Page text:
This way of course madness lies. You do not trust politicians, so you choose people about whom you know virtually nothing (beyond their uninformed, narrow-minded and xenophobic attitudes to foreigners) to become... politicians. The same applies to that other public-school educated "anti-establishment" (I hate ironic quotation marks, but what option do I have?) figure, Boris Johnson. Londoners continue to elect him because he shares their cynical, world-weary distrust in anyone and anything. Plus he's good for a laugh.

On a wider level the habit of distrust has a corrosive effect on any notion of State-provide services, so playing into the hands of the neo-cons who want to tear such institutions down. We no longer automatically assume that hospitals, schools or social services departments will be acting in our interests. And should you think that this attitude affects only the neo-Thatcherites amongst us, consider even those who work in such institutions. Most, it seems, no longer trust their own higher tiers of management, or assume that the whole institution is broadly working together in their common pursuit of a worthwhile goal.

Bizarrely the bankers, whose betrayal of trust was the most flagrant and expensive of anyone's, seem to have been the least affected by the erosion of that trust. Maybe self-serving cynicism has for so long been engrained in them that they barely noticed that no one trusted them any more. Presumably they always knew that no one should, and were just astonished that up until the great financial crisis of 2007-8 people seemed to. Nowadays they function just as they always did, paid just as much as they ever were and gambling just as recklessly, only this time with money given directly to them by the taxpayer under quantitative easing.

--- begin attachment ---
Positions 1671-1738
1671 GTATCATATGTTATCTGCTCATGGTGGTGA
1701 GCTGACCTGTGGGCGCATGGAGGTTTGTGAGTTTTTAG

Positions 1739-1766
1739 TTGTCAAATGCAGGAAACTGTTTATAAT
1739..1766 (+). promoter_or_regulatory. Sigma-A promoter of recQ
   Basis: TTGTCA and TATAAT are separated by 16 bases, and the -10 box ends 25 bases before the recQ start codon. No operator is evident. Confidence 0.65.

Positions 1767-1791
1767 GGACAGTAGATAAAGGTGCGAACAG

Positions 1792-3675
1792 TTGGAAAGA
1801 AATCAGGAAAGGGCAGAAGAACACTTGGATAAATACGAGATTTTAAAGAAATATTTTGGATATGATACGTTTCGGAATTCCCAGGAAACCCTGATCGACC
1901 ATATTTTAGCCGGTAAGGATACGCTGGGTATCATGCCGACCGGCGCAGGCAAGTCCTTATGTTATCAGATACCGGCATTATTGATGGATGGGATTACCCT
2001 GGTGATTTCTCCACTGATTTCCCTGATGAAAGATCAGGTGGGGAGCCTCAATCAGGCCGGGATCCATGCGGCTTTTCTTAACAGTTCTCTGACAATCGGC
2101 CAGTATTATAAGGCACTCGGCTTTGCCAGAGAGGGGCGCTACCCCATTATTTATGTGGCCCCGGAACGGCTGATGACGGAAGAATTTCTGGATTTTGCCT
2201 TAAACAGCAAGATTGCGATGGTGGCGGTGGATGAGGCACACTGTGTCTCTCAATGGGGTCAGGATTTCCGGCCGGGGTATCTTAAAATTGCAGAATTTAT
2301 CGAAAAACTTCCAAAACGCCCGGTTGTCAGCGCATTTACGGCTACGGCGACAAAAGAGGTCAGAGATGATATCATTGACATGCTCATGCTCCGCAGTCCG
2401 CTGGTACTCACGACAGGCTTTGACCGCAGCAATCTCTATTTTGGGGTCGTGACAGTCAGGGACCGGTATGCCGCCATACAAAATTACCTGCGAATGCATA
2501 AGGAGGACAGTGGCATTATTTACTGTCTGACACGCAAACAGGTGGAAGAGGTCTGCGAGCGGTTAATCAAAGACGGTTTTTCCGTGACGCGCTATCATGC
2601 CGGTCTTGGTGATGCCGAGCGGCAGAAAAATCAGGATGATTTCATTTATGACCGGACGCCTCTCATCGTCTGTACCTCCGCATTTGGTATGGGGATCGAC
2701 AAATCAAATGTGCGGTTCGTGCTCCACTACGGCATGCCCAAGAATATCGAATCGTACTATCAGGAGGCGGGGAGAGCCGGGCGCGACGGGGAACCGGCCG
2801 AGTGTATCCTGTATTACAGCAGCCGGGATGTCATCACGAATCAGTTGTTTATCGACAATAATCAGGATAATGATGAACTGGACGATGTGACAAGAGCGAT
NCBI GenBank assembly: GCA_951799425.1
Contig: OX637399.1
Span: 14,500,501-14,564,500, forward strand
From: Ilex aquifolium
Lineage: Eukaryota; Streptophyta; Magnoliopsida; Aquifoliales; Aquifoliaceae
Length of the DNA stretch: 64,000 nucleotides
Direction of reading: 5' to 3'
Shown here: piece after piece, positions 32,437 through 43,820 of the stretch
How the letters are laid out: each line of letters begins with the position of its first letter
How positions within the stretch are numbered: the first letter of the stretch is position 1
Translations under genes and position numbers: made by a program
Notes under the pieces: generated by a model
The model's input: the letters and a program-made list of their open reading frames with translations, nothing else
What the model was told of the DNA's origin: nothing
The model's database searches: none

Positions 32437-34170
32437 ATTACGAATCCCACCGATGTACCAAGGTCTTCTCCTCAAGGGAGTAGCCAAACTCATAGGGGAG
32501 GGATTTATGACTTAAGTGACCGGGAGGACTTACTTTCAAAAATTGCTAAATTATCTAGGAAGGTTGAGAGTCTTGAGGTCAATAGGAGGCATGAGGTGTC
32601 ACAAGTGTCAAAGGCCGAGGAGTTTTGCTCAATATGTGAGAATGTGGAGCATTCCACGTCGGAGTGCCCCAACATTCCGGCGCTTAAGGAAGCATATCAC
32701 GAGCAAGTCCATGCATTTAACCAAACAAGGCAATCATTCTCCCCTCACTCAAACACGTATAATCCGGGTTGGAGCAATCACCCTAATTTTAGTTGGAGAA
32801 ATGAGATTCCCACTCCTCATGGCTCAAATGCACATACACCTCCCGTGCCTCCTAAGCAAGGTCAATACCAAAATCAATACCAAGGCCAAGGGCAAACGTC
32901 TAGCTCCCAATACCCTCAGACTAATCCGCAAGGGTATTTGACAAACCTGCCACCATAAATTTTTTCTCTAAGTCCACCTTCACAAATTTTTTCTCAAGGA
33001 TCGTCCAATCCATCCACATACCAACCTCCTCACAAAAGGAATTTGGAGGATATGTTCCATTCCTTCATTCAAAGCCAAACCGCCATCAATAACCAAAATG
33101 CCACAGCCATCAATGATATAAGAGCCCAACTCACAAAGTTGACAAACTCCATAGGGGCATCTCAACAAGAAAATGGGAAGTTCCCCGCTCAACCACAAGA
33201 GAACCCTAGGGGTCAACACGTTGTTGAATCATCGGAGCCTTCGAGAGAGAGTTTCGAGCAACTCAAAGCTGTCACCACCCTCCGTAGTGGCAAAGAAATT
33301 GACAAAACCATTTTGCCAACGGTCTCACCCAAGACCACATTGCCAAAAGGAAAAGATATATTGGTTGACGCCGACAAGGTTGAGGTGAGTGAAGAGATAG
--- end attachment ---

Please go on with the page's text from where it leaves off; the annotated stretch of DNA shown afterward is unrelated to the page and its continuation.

So does any of this matter? Surely it is better that at least now we know when we have been shafted, unlike the forelock-tugging proles who preceded us. Well, yes and no. The problem is that to a certain extent any social organisation is based on trust: an act of faith in the fundamental decency of other human beings on whom we can rely to act broadly in the public interest. Without such trust there really is (to echo Thatcher) no such thing as society. A complete erosion of trust can have only one destination: the assault-rifle-wielding sociopaths of the American right wing. Which surely most sentient and rational humans would regard as a bad thing.

So how do we square the circle? When recent revelations have taught us that people in public life up and down the country (and the world) have been venal, corrupt, self-serving and deceitful how do we retain trust in institutions, even where we believe them to be essential to the civilised functioning of our world?